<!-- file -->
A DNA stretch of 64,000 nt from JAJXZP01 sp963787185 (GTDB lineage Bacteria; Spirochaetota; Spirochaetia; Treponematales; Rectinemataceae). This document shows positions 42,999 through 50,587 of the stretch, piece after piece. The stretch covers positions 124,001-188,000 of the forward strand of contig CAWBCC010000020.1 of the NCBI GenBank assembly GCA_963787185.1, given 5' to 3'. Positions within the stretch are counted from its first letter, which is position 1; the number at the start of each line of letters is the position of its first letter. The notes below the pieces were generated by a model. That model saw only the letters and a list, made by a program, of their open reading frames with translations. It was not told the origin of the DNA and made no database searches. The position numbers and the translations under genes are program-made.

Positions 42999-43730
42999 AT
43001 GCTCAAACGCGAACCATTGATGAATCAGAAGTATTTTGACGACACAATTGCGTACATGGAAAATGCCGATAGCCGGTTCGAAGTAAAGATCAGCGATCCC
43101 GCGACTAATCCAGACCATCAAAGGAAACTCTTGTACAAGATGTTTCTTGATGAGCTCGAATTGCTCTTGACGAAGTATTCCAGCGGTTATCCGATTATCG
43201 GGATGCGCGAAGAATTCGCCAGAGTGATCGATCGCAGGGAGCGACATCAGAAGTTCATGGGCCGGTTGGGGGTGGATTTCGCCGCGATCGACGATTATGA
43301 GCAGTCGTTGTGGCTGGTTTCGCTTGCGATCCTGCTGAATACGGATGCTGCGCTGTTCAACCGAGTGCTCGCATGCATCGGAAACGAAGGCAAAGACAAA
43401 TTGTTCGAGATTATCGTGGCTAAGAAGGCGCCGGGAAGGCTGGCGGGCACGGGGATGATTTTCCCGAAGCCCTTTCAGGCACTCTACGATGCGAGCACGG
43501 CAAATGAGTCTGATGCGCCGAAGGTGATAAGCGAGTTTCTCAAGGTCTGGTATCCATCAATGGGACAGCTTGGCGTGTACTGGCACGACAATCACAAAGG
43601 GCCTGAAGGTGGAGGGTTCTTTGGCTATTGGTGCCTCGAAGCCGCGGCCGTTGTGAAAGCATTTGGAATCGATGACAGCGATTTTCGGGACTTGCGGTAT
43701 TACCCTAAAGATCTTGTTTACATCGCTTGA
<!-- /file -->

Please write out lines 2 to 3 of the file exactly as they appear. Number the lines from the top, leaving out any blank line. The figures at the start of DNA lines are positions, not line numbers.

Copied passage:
Positions 42999-43730
42999 AT